Gastroesophageal Reflux Disease (GERD)

What is Gastroesophageal Reflux?

Stomach contents contain acid and a digestive enzyme which can irritate or damage the esophagus and cause severe burning or difficulty breathing. Individuals with gastroesophageal reflux disease (GERD) experience a reflux of the stomach contents into the esophagus. This happens because the lower esophageal sphincter (LES), which connects the esophagus to the stomach, does not close completely. If symptoms persist, and GERD is left unchecked, complications can arise.

How is GERD Diagnosed?

GERD can often be found through a screening procedure called an endoscopy in which a tube-like device is used to examine the lining of the esophagus, stomach and the duodenum for changes that may indicate reflux or Barrett’s Esophagus. Biopsies, which are small samples of the tissue, may be taken during the procedure and reviewed by a gastrointestinal pathologist to determine if reflux induced changes are evident, and if Barrett’s Esophagus has developed.

What are the Symptoms of GERD?

The main symptoms associated with GERD include heartburn and/or chest pain caused by the regurgitation of acid. Heartburn is the most common of these symptoms and is experienced by many individuals.

Who is at Risk For Developing GERD?

The cause of GERD has not been identified, however there are many factors that contribute to GERD. Some of these factors include:

  • Eating a lot of fatty foods, cigarette smoking, alcohol, chocolate and caffeine
  • Overeating
  • Delayed gastric emptying in which the stomach empties its contents more slowly than normal
  • Pregnancy
  • Obesity

Are There Complications That Can Result From GERD?

There are several possible complications associated with GERD. GERD can cause ulcers, an abnormal narrowing of the esophagus or even a pre-cancerous change in the cells of the esophagus known as Barrett’s Esophagus. Barrett’s Esophagus is a condition that is associated with an increased risk of cancer. Most individuals are not diagnosed until a later age. However, it is usually difficult to determine when the problem started. An individual with Barrett’s Esophagus has a 30 to 125 times higher risk of developing cancer than people who do not have Barrett’s Esophagus.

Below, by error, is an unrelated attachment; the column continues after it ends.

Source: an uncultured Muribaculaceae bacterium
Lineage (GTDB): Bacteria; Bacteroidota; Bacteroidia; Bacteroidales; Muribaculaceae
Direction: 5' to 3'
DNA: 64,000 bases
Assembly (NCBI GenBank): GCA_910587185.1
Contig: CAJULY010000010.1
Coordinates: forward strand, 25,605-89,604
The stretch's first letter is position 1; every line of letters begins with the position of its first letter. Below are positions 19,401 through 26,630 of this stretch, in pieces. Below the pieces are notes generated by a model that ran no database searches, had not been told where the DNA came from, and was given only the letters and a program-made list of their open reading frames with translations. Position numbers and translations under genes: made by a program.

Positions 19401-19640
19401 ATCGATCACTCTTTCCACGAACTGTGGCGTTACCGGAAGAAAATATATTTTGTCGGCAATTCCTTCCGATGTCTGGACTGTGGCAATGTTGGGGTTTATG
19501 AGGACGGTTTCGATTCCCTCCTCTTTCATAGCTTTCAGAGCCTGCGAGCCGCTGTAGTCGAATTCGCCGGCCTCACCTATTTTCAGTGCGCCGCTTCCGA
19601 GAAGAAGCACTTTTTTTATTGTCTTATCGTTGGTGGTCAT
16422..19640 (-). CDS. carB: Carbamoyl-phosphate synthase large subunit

What Treatment Options Do I Have?

Treatment will vary depending on the stage of your GERD. The treatment alternatives may range from a simple lifestyle change to medication or surgery. Only your physician can determine the most appropriate treatment.

  • Lifestyle Change: For some individuals, lifestyle changes such as quitting smoking or drinking or losing weight may be enough to alleviate the symptoms of GERD.
  • Medication: If changes in lifestyle are not possible or appropriate, medication may be required. There are several antacids available over-the-counter that your physician may recommend to neutralize the acid in your stomach. There is also another group of drugs, called prokinetics, which will help to strengthen the sphincter between the esophagus and stomach and make the stomach empty faster.
  • Surgery: When lifestyle changes and medication are not effective, surgery may be an appropriate alternative. An anti-reflux procedure can be performed to tighten the sphincter.
  • Follow-up Endoscopy for Barrett’s Esophagus: If Barrett’s Esophagus is discovered, your physician may recommend a follow-up endoscopy to monitor the changes on the surface of your esophagus.

What Else Should I Ask My Doctor?

  • Are there any other tests that we need to perform?
  • What treatment do you suggest?
  • What are the benefits and risks of this type of treatment?
  • What are the chances of recurrence after my treatment plan?

Where can I find More Information?

American Gastroenterological Association
American College of Gastroenterology
American Society for Gastrointestinal Endoscopy

Downloadable Patient Material

Contact Information

General Information:
Office hours: 9 am to 5 pm
Monday through Friday